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I was thinking about doing a very long-term aging on a batch of mead. The original idea was that when I have children in the future, I'd brew a batch as soon as Jr. comes home, and age it until Junior's 21st birthday (legal drinking age here in the US).

I know almost nothing about aging for extended periods. What do I need to learn in order to have this be successful?

EDIT: Since it appears this idea was poorly thought out, I'll probably try to do something else. Thanks for the answers/commentary!

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3 Answers

up vote 2 down vote accepted

21 years is a really long time. My ~11-12% abv meads start going downhill after about 2 years. I agree with what the top poster said, but it still may not be enough to keep it for 21 years and still have it taste good.

Another thing to think about ... age it about a year. Taste it. If it's good, freeze some of it. ;-) That'll slow down all the reactions almost completely. Just be careful if you try and freeze it in glass.

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I think your chances of success are slim -- 21 years is a long time. You'll want a very high ABV to reduce the viability of spoilage organisms. I'd even consider fortifying the mead with neutral spirits to bring the ABV to 20% or higher. (This is also a good way to halt the fermentation at a point where the residual sweetness from honey is to you taste.) When bottling, exercise great care in sanitation and exclude oxygen as much as possible. Use the longest, densest, most expensive corks you can find. Or use a Stelvin cap, or similar, to eliminate atmosphere exchange entirely. If using corks, consider sealing the cork with foil or (and this is mostly to look hardcore), wax. Adding the correct dose of sulphur to when bottling is a very good idea.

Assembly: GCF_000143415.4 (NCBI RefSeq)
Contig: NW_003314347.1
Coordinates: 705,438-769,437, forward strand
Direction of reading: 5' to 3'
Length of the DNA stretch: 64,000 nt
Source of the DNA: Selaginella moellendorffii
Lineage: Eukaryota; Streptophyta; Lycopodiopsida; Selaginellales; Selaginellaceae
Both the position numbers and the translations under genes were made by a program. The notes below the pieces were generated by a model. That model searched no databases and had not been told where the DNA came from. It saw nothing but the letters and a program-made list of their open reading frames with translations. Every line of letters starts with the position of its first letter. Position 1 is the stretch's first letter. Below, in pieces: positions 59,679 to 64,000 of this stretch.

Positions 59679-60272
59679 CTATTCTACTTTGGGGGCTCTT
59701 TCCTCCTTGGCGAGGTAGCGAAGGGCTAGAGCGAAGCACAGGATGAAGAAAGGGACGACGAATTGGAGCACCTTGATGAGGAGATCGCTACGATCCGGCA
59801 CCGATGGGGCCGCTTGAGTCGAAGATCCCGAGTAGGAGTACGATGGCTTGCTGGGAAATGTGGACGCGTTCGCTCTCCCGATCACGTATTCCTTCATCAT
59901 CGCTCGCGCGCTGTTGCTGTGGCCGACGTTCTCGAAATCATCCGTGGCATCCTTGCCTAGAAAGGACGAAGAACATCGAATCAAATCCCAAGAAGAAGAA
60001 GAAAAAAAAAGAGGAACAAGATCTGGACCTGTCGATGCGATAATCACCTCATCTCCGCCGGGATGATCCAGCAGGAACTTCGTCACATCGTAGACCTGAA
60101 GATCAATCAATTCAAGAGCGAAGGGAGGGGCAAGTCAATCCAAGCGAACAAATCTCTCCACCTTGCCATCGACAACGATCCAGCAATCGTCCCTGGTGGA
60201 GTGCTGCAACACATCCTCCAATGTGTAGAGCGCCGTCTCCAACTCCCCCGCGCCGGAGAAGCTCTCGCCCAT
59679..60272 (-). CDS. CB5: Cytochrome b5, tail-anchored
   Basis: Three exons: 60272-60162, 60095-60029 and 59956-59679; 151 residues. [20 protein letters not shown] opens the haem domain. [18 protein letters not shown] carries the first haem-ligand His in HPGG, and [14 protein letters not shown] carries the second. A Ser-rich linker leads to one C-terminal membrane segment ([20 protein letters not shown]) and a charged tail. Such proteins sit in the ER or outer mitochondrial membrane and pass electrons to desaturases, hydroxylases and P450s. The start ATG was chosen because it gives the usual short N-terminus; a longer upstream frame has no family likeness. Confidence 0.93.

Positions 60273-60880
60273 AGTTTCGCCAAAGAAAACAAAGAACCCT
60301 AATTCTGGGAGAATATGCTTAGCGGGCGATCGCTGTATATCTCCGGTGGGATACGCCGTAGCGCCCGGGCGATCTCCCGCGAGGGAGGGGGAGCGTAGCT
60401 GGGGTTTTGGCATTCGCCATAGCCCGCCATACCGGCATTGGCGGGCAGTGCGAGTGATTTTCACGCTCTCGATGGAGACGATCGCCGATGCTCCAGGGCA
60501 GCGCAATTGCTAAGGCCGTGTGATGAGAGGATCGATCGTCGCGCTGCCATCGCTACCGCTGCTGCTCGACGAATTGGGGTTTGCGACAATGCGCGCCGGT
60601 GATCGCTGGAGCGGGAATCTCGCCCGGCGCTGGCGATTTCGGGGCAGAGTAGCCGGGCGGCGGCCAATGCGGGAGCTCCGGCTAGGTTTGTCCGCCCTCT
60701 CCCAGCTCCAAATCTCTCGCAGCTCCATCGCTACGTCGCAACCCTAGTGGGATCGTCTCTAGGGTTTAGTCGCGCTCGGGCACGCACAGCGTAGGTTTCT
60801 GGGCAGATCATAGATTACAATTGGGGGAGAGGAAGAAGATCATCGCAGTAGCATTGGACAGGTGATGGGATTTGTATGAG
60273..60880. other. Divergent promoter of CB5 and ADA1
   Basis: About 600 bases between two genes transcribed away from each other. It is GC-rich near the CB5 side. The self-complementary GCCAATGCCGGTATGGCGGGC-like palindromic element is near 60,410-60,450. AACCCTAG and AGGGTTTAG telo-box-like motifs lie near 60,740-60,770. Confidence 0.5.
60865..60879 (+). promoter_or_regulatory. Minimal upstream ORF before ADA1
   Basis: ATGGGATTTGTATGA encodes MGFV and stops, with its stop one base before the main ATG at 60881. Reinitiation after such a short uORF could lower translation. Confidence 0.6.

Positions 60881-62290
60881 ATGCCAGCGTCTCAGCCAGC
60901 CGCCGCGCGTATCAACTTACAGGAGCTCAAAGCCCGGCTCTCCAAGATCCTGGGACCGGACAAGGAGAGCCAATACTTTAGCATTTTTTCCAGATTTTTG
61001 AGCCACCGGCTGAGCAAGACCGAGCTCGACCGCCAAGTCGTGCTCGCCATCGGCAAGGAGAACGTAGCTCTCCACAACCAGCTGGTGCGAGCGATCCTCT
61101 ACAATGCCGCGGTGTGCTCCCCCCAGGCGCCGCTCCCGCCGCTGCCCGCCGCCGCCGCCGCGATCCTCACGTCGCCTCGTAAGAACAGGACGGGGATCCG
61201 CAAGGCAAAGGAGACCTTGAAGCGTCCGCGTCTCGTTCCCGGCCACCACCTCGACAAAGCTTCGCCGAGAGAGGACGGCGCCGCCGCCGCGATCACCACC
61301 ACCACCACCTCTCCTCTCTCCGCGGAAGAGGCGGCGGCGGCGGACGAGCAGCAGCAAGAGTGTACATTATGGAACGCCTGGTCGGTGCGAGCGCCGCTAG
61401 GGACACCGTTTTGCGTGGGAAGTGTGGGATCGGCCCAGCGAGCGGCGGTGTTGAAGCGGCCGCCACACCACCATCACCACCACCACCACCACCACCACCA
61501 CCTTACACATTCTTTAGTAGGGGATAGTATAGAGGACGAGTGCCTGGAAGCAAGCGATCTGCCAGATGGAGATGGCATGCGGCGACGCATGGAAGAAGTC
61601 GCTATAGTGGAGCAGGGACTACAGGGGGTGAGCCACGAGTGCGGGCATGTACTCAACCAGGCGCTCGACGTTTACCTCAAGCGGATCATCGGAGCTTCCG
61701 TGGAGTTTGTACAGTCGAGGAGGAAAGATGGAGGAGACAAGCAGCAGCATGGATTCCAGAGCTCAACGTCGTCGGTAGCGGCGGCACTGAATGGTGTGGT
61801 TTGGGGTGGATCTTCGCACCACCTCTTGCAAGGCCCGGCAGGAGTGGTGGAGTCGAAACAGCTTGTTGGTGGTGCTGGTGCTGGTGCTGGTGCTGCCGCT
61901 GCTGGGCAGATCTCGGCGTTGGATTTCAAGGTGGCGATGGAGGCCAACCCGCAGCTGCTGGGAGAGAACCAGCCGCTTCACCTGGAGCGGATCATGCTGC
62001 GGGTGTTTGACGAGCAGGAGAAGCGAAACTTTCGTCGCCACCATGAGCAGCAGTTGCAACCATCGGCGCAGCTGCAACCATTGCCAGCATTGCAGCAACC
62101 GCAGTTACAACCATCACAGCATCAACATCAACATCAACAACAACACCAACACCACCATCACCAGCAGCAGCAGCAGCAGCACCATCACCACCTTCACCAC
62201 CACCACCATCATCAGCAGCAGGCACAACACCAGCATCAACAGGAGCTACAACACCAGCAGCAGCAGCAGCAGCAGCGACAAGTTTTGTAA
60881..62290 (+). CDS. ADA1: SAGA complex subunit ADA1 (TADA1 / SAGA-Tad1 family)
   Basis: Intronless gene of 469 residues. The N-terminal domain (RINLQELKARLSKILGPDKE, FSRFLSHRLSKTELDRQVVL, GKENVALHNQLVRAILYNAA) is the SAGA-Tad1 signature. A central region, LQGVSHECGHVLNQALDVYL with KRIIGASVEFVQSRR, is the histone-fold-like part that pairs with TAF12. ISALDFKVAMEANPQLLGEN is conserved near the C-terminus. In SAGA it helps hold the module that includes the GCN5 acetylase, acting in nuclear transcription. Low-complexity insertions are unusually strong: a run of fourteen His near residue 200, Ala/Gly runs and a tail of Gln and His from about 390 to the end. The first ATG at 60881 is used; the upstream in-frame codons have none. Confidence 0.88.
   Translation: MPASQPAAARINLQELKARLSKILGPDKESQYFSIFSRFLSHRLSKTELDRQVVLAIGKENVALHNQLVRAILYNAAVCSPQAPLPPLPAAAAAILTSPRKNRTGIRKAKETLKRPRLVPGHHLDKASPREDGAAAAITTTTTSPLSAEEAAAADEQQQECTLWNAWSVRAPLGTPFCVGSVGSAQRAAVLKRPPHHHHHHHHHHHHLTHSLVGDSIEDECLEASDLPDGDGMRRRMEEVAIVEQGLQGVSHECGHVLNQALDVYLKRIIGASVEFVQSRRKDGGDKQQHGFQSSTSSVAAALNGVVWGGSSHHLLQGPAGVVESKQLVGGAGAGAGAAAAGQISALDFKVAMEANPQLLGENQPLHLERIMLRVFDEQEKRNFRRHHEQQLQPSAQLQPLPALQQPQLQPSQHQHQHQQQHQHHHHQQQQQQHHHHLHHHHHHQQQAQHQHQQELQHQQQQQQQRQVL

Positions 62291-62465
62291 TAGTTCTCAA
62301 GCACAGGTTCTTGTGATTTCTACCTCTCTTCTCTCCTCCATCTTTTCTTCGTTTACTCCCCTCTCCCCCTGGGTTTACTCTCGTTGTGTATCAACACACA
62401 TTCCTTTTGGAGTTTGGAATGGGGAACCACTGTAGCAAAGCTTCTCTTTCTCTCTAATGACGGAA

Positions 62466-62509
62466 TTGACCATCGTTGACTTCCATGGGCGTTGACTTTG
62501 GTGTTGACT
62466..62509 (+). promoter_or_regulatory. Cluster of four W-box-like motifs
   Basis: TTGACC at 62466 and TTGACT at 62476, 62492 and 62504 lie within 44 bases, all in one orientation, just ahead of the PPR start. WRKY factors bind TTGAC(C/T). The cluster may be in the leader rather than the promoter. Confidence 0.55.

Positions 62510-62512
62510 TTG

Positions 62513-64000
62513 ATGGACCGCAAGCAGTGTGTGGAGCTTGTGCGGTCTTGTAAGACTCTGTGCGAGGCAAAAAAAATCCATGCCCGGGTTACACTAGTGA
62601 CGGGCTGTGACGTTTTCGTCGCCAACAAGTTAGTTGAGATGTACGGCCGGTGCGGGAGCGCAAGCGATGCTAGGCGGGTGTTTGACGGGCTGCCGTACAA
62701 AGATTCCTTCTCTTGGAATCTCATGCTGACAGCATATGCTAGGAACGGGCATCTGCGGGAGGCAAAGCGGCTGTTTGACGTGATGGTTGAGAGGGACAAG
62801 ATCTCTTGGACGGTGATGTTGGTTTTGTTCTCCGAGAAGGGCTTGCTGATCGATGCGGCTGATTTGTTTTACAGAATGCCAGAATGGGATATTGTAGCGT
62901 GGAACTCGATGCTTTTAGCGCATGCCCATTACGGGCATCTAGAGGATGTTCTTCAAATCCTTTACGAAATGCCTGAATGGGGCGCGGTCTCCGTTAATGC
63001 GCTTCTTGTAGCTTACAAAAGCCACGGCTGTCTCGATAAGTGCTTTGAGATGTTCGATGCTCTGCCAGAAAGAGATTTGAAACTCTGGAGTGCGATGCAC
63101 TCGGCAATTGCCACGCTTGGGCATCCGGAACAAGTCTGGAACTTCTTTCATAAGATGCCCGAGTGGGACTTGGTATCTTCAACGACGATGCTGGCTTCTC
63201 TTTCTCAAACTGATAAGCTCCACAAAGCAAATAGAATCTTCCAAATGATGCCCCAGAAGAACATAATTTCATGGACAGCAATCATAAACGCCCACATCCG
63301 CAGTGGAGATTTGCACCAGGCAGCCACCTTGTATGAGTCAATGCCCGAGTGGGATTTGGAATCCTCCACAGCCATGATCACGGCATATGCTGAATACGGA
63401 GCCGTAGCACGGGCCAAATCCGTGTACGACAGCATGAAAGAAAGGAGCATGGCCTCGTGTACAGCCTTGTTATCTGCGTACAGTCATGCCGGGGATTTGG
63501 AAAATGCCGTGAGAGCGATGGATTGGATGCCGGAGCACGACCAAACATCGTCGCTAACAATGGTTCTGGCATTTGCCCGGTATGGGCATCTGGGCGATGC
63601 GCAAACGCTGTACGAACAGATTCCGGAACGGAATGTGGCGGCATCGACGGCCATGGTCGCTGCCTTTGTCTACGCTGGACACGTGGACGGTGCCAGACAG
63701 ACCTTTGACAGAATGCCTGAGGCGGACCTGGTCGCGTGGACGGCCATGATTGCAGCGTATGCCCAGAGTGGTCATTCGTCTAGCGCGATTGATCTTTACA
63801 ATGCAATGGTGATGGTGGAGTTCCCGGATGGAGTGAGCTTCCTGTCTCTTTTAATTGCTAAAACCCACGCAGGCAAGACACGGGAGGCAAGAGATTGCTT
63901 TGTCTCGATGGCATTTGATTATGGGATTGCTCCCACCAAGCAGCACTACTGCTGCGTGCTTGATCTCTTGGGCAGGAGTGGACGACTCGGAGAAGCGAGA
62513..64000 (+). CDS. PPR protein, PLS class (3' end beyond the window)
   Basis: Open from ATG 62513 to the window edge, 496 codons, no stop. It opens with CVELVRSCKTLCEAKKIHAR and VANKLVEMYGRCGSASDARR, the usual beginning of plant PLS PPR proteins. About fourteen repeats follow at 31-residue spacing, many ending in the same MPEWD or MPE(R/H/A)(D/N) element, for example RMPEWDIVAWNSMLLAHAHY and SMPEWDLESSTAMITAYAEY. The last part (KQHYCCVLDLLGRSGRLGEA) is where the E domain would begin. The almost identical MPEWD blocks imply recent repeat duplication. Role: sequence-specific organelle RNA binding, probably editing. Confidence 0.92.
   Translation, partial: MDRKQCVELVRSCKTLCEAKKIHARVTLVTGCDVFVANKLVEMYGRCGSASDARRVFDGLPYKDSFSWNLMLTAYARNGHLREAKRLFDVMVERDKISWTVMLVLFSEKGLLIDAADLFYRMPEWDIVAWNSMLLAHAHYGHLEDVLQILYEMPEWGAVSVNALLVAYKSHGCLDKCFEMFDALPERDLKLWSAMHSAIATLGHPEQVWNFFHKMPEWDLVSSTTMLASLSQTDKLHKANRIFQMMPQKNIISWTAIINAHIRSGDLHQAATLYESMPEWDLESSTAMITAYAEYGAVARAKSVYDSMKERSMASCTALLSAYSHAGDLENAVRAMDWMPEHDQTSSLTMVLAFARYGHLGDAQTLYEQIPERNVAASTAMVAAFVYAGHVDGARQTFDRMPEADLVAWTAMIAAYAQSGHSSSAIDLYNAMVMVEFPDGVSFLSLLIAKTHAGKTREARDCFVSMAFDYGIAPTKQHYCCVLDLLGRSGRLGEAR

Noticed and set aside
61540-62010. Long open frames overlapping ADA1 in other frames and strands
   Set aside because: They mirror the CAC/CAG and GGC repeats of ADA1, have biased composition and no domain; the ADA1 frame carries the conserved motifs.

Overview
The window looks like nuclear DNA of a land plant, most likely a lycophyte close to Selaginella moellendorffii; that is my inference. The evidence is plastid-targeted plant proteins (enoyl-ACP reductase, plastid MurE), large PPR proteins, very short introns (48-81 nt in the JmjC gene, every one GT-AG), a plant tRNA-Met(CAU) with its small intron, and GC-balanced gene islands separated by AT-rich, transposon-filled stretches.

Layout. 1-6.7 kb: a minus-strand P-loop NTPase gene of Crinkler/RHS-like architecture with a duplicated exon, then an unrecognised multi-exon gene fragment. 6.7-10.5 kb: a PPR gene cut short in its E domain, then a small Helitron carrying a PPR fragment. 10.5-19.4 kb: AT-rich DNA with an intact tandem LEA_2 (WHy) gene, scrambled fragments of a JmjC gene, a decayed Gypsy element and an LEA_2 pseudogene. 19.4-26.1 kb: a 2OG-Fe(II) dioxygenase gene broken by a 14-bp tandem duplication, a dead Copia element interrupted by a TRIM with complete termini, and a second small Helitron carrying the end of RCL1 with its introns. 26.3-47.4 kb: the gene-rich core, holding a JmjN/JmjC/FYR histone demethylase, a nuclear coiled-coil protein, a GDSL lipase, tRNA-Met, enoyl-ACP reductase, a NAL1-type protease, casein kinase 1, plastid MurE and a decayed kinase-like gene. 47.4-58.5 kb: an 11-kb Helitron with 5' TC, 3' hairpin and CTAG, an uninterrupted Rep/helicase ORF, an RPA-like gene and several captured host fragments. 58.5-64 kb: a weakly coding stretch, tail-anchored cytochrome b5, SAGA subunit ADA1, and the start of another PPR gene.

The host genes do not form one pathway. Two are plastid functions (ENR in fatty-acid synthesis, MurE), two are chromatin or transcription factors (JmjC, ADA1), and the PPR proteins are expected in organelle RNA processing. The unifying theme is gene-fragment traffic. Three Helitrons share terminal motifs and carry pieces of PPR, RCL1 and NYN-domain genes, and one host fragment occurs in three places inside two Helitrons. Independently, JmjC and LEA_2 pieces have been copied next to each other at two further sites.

One last thing -- consider moving to Canada where the legal drinking age is 19.

Good luck.

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when you rack, add 1/8 tsp of ascorbic acid (Vitamin A) which can also help mop up any oxygen inadvertently introduced. –  mdma Jan 31 '12 at 11:23
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@mdma, ascorbic acid would be Vitamin C. Not sure how well Vitamin A would work for that... –  fire.eagle Jan 31 '12 at 22:42
    
@fire.eagle, oops, yeah, I meant vitamin C...Vitamin A (Retinol, beta-carotene and a few others) might not do much for the mead apart from make it see better! –  mdma Feb 1 '12 at 8:16
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In addition to careful sanitation keep it away from heat, light and oxygen.

Heat: At least keep it to room temperature, even better, a cool cellar or refrigerated storage

Light: Brown bottles, or in a closed container (cellar/box/fridge)

Oxygen: Make sure whatever container you use is sealed properly. They make oxygen absorbing bottlecaps, I don't know about corks. A wax seal could help, too.

It's worth saying twice: sanitize carefully.

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I thought beer was light-sensitive because of the hop oils. Do wines/meads also have this problem, even though they have no hops in them? –  Pulsehead Jan 31 '12 at 1:18
    
I think he's thinking about beer. Wine gets corked so it can breath someone. Capping it solidly like beer bottles might make for some overpressurized bottles at some point if you don't pasteurize the yeast. –  brewchez Jan 31 '12 at 2:21
    
Hops are the main reason beer is light sensitive. If you're trying to get something to last 21 years, UV can't be good for it. I've never heard of wine "breathing". If fermentation is finished it won't overpressurize. –  jcs Feb 2 '12 at 1:55
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